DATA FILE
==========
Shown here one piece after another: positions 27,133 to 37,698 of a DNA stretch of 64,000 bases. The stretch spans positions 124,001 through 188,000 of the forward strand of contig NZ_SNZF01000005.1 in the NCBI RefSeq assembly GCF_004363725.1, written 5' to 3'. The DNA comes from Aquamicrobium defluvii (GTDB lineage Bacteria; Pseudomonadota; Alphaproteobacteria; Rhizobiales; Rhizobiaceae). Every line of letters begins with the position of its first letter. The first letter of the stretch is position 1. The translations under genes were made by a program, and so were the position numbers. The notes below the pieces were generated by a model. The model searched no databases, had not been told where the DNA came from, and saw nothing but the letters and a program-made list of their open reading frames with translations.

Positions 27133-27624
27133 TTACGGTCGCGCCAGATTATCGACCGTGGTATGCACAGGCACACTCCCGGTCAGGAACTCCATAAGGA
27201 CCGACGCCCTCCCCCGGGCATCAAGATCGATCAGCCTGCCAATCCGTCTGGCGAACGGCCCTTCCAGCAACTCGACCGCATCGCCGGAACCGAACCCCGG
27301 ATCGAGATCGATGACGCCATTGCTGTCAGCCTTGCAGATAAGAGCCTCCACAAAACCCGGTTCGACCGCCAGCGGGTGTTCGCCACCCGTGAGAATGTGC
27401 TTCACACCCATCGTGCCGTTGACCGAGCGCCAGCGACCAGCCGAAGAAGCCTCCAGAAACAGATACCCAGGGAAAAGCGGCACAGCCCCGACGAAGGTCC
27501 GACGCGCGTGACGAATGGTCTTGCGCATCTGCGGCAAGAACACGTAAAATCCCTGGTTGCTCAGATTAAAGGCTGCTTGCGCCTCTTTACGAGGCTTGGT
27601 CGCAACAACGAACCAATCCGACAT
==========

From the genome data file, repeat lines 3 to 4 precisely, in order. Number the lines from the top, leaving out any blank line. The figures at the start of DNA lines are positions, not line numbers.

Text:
27133 TTACGGTCGCGCCAGATTATCGACCGTGGTATGCACAGGCACACTCCCGGTCAGGAACTCCATAAGGA
27201 CCGACGCCCTCCCCCGGGCATCAAGATCGATCAGCCTGCCAATCCGTCTGGCGAACGGCCCTTCCAGCAACTCGACCGCATCGCCGGAACCGAACCCCGG